Ninth Circuit Restricts Scope of CAFA’s “Local Single Event” Exception. In Allen v. Boeing Co., 784 F.3d 625 (9th Cir. 2015), the Ninth Circuit recently held that a case did not fall within the Class Action Fairness Act’s “local single event” exception because the plaintiffs’ claims did not arise from a “single happening.” Id. at 627. CAFA’s local single event exception provides that the term “mass action” does not include a civil action in which all of the claims in the action arose “from an event or occurrence in the State in which the action was filed.” 28 U.S.C. §1332(d)(11)(B)(ii)(I). In reversing the district court’s remand, the court explicitly rejected the broad interpretation of the exception adopted by the Third Circuit and also declined to apply a similarly broad rule recently delineated by the Fifth Circuit. Until it is resolved, this circuit split has important practical implications for potential mass tort defendants, as the Ninth Circuit will likely exercise significantly broader jurisdiction over mass actions than its sister circuits.
The Third Circuit has determined that CAFA’s “local single event” exception applies not only to suits where liability arises from a discrete one- time occurrence, but also more broadly to those alleging harm resulting from a “continuing set of circumstances.” In Abraham v. St. Croix Renaissance Grp., L.L.L.P., 459 plaintiffs filed a tort action against the owner of a former alumina refinery, claiming that (1) the refinery allowed hazardous chemicals to be released into the air and groundwater; and (2) the defendant took no steps to remove these chemicals from its premises. 719 F.3d 270, 272-73 (3d Cir. 2013). In affirming the remand to Virgin Islands Superior Court, the Third Circuit held that both alleged acts qualified as a “single event,” noting that “where the record demonstrates circumstances that share some commonality and persist over a period of time, these can constitute an ‘event or occurrence’ for purposes of the exclusion in §1332(d)(11)(B)(ii)(I).” Id. at 276.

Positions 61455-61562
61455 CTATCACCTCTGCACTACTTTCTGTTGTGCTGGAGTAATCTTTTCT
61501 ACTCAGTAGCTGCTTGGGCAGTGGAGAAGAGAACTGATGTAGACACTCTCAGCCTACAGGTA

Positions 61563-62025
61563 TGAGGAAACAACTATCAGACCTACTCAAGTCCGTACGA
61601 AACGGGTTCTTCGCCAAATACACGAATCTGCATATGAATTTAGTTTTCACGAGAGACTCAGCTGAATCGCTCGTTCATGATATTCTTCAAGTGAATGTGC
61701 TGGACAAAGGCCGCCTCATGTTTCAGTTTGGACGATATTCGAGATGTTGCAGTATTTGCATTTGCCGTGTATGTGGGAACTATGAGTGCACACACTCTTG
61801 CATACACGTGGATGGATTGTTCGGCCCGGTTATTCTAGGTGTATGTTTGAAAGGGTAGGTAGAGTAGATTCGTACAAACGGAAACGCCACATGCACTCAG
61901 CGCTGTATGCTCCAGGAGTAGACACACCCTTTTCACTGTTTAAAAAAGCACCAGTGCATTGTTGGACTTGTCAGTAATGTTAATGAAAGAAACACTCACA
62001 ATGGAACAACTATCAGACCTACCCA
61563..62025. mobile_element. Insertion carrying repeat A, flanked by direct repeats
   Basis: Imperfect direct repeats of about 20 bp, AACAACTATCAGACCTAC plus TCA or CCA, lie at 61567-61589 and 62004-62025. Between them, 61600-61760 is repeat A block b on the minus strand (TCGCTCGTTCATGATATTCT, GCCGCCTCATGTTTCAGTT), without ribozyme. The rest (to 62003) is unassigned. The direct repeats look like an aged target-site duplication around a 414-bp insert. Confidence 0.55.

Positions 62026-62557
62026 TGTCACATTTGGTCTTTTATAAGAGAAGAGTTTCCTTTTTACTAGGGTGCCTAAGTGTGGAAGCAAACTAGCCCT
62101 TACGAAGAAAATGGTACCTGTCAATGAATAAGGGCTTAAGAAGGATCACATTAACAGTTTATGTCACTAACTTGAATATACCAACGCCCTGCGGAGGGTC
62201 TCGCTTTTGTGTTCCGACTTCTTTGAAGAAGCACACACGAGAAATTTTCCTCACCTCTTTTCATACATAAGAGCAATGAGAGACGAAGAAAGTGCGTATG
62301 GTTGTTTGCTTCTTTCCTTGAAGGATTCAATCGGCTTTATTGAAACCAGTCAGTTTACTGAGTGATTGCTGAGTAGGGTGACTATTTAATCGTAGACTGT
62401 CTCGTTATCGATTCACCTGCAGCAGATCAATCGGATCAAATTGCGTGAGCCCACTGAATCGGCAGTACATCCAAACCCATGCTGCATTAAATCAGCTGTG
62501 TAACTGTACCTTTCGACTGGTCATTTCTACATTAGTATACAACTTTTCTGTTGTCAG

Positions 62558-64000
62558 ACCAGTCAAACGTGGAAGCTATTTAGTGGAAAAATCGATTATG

The Fifth Circuit has similarly declined to restrict the local single event exception to events occurring at a specific moment in time. In Rainbow Gun Club, Inc. v. Denbury Onshore, LLC, 760 F.3d 405, 409 (5th Cir. 2014), the plaintiffs alleged five separate acts of negligence in order to show that holders of oil and gas leases breached their “duty to act as a reasonable and prudent operator of the well that was drilled under these leases.” Id. at 407. On appeal from the district court’s remand, the Fifth Circuit held that CAFA’s local single event exception applied because the five alleged negligent acts “gave causal substance to [a single] event—the failure of the [w]ell—from which the [p]laintiffs’ claims arise.” Id. The court held that “[a] single event or occurrence may [ ] be constituted by a pattern of conduct . . . leading to a single focused event that culminates in the basis of the asserted liability.” Id. at 412 (emphasis added).